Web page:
The Hantavirus risk

How mice spread the disease and what you can do to prevent it

By Diane ForrestDiane Forrest

hantavirus

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It’s hard to believe such a cute wee thing could cause so much trouble. The various species of mice, however, have always carried nasty germs and the viruses for many diseases, such as typhus and salmonellosis, plus a whole host of parasites — including, on white-footed mice, up to 400 Lymedisease-bearing ticks per critter.

But it’s hantavirus that’s caught our hypochondriacal fancy. A deadly North American strain of the virus, carried primarily by deer mice and also by white-footed mice (but not by house mice) causes Hantavirus Pulmonary Syndrome (HPS) in humans – though it has no effect on the mice. It was only identified in 1993, after several mysterious deaths in the Four Corners area of the U.S., where Arizona. Colorado, New Mexico, and Utah meet. An epidemic eventually flared, killing 25 people initially and dozens more later (scientists still aren’t sure of the exact figure). While the disease started with flu-like symptoms – fever and muscle aches – within a few days the victims were literally drowning as their lungs filled with fluid.

Unlike many diseases, HPS tends to strike young and healthy adults, rather than children or old people. (Patients have ranged from 12 to 70, but most are in their 30s and 40s.) Researchers speculate that’s because it’s not the virus itself that makes people sick, but something about the way their immune systems respond to it that has an adverse effect. As yet there is no cure or vaccine, but some trial drugs are being tested.

How to reduce the risk of hantavirus

If you see signs of mice in your cottage, don’t sweep, dust, or vacuum. Since HPS is contracted by breathing in the virus, your main goal is to keep the virus, if it’s there, from becoming airborne. Air out the cottage before spending time inside. Wipe down or damp mop mouse-contaminated areas using a solution of one part household disinfectant containing bleach to nine parts water. Remember that hantavirus is probably excreted primarily in urine, and mice pee everywhere they go. So wipe down the whole area, not just where you find droppings. You may also want to wear a mask that covers your mouth and nose, preferably with a high-efficiency particulate air (HEPA) filter, available at safety-supply houses and some hardware stores.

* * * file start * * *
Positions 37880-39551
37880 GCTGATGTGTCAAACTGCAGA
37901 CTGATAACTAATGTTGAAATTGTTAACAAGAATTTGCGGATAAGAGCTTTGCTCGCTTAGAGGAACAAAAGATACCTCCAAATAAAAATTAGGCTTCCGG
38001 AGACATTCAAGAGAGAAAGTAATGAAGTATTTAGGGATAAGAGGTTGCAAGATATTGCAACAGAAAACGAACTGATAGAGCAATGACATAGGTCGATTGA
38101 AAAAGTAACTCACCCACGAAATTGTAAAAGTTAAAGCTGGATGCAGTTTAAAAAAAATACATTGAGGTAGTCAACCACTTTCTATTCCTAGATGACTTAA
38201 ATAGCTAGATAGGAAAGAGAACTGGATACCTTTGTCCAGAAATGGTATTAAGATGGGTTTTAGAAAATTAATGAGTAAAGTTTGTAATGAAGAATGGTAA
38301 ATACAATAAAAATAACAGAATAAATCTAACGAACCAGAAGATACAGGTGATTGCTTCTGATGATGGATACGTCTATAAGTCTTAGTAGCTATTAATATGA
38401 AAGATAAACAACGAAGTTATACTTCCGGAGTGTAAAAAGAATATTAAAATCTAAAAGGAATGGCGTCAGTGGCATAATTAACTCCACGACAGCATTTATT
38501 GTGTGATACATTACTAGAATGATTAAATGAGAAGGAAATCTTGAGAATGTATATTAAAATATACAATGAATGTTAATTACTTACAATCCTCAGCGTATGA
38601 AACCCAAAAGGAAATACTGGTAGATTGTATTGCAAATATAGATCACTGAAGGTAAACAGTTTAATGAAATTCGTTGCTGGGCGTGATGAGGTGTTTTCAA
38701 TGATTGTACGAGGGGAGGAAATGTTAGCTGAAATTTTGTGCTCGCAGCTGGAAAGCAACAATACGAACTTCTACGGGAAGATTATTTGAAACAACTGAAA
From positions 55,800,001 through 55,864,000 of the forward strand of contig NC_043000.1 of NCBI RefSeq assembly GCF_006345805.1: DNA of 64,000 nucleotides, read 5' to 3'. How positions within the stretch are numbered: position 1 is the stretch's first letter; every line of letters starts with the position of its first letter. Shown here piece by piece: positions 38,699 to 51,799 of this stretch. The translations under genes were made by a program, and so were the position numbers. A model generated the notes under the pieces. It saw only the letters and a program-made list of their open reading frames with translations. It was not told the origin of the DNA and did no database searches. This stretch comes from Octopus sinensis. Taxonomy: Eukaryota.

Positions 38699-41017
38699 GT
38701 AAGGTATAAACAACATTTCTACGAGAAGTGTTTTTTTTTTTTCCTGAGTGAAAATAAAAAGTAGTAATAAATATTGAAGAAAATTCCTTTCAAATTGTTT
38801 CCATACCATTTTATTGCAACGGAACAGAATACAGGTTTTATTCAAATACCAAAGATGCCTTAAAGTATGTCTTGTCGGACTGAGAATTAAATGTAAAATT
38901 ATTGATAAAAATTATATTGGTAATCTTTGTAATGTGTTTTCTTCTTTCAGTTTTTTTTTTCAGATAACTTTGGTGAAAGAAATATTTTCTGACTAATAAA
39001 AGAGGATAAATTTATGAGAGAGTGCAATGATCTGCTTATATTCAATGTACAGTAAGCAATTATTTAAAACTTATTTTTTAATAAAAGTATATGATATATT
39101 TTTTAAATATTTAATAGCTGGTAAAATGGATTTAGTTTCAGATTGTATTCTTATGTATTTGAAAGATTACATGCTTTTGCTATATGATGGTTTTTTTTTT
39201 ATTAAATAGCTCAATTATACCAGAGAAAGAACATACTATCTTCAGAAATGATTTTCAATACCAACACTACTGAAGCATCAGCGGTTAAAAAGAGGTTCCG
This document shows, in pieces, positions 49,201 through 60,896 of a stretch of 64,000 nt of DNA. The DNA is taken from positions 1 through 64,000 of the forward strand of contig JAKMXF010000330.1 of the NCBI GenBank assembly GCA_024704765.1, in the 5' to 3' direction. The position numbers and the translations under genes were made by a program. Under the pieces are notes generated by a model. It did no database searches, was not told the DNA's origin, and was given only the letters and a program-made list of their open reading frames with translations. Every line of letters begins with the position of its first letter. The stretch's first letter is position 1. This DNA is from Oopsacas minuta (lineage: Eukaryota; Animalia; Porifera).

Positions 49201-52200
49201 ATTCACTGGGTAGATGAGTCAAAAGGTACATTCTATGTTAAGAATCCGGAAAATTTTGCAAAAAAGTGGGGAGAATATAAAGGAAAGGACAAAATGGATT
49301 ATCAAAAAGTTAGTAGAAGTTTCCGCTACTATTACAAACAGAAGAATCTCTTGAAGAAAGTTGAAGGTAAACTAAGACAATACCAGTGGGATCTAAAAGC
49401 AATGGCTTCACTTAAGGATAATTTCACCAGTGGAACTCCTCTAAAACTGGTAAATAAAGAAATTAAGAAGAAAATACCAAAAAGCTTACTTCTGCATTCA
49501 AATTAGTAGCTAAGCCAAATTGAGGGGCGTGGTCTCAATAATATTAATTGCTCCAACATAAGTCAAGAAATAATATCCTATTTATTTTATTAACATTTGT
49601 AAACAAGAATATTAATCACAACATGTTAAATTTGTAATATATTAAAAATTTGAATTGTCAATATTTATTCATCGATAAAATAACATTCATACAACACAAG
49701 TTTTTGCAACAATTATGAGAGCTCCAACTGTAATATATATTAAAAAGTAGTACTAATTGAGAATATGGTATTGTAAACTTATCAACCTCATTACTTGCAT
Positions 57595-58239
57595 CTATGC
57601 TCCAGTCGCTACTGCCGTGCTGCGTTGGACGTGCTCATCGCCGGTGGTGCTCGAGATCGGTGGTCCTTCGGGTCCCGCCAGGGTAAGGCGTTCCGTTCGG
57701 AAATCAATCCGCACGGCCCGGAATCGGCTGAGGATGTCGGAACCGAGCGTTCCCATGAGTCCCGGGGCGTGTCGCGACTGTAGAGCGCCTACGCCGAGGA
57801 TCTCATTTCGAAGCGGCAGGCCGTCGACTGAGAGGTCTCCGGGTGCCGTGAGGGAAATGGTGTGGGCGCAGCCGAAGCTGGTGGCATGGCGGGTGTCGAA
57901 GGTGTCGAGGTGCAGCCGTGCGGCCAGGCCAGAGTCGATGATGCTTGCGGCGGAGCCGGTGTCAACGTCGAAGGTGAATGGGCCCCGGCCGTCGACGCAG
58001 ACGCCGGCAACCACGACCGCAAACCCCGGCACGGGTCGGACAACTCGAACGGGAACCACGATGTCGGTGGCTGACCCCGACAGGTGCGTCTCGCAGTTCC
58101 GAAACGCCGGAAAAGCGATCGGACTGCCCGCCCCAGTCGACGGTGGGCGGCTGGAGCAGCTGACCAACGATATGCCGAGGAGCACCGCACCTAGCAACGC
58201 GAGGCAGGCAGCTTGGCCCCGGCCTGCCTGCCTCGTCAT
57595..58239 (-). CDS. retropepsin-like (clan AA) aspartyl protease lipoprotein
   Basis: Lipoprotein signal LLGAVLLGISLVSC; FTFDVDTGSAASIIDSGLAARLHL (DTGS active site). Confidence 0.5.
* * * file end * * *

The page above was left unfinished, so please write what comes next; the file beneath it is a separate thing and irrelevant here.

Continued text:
If you’re disposing of mouse corpses, wear rubber gloves and disinfect the bodies in a bag with the disinfectant mixture to prevent the transfer of anything nasty. Put the nests and any other mouse leftovers in the same plastic bag and discard. Rinse the traps in disinfectant as well if you plan to use again. Wash or dispose of anything the mice have invaded, such as mattresses, cushions, and pillows.

Try to keep the risk in perspective, however. Barker points out that most of the people who’ve died of the disease have had intimate contact with mice. Among the victims were a small-mammal biologist and a cowboy who slept on the floor of a mouse-infested shack. Yet even among those who handle wild mice every day and, until recently, took no precautions, there have been few cases. “I work with small mammals,” says Barker, who’s also coordinator for the Ontario region of the Canadian Cooperative Wildlife Health Centre. “We trap hundreds and hundreds of mice every year. We’ve been handling these animals for years with just our bare hands.” While Barker agrees cottagers, like biologists, should take simple precautions, “I suggest you have a higher chance of being killed in your car on the way to the cottage than you have of being killed by hantavirus once you get there.”

This article was originally published on May 23, 2005


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Diane Forrest